Report: Houston led nation in apartment construction during first half of 2022

According to a September report by RentCafe.com, Houston is projected to add nearly 18,000 new apartment units for the calendar year, ranking fifth in that category and third in Texas behind Dallas and Austin.

A construction worker works at an apartment and retail complex in Nashville, Tennessee.
A construction worker works at an apartment and retail complex in Nashville, Tennessee.

Houston residents might be noticing more and more apartments under construction in locales like Midtown, Montrose, Spring Branch and the Heights.

According to a blog that tracks apartment trends across the United States, more units were built in the city during the first half of this year than in any other place in the country.

Houston ranked first in the nation with 4,746 apartments constructed during the first six months of 2022, according to data released last month by RentCafe.com and first reported locally by Axios Houston. The city is projected to have 17,759 new units delivered for the calendar year, ranking fifth in the U.S. in that category and third in Texas behind Dallas and Austin.

"Companies like Hewlett Packard, NRG Energy, Roboze and Exxon Mobil Corp. continue to expand or relocate here, which continues to attract renters in search of good job opportunities in the city," RentCafe wrote in its Sept. 8 report. "Consequently, Houston is working to meet the growing demand for housing."

Bruce McClenny, the senior director of ApartmentData.com, a Houston-based market research firm, said the city's status as the fourth-largest in the U.S. likely contributed to its high ranking in the RentCafe report. McClenny said he also projects the Houston region to have about 17,000 new apartments delivered during 2022, but he described that as a typical number for a metropolitan area that added about 20,000 units during each of the last two years.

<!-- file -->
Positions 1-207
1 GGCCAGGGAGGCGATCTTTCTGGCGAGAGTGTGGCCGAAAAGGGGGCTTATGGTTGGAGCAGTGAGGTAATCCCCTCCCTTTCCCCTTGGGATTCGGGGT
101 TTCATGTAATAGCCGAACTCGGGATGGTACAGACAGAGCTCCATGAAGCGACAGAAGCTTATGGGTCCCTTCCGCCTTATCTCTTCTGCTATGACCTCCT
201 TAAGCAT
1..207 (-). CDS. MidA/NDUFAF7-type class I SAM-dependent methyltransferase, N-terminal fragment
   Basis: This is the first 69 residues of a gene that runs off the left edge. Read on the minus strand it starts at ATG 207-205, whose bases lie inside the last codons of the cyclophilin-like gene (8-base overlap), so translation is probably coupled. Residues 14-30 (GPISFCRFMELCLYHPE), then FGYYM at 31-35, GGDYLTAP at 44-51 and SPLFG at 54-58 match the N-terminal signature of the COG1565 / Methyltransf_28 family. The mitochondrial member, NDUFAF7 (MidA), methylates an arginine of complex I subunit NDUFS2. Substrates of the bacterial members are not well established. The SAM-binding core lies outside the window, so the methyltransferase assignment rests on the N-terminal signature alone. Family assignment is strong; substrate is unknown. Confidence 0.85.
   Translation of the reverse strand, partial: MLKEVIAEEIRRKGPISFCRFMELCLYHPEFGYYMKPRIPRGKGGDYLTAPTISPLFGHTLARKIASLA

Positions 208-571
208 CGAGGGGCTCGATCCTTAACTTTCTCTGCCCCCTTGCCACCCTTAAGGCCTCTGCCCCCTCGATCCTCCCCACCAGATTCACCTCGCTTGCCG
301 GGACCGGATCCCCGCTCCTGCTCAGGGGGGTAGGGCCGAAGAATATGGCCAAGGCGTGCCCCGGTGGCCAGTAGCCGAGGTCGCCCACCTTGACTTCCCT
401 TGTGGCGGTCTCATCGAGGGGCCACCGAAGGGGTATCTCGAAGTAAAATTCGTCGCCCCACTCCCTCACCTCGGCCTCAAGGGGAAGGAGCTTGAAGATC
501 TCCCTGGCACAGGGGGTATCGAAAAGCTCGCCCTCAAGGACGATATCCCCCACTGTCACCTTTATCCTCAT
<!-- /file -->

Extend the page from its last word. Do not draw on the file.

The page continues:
Along with the aforementioned Houston neighborhoods as well as downtown, McClenny said new apartment construction is especially prevalent in suburbs such as Katy and the Conroe area.

"I'm not sure why we lead the nation when we're just doing kind of what we've always done," he said. "Houston's a massive area that needs a lot of units."

The RentCafe report said the construction of multifamily housing during the last two years is at a 50-year high nationally, with more than 423,000 apartments delivered last year and another 420,000 units expected to hit the market this year. The boom is "driven by pent-up demand for apartments nationwide, especially as some renters postpone their dream to become homeowners amid soaring inflation and rising interest rates," according to RentCafe.

McClenny echoed that sentiment, saying the "demand for rentals is as high as it's every been because the single-family market is in recession." The price of single-family homes soared after the onset of the COVID-19 pandemic in 2020, when mortgage interest rates were low, and prices have continued to remain high while the federal reserve has raised interest rates to combat inflation.

More and more people are renting as a result, according to McClenny, who said that trend also has resulted in higher rental rates. His data shows the average monthly rent in the Houston area increased from $1,044 in October 2020 to $1,261 in September of this year.

"Rents are going up and will continue to go up as long as the single-family market has this problem of high interest rates," McClenny said.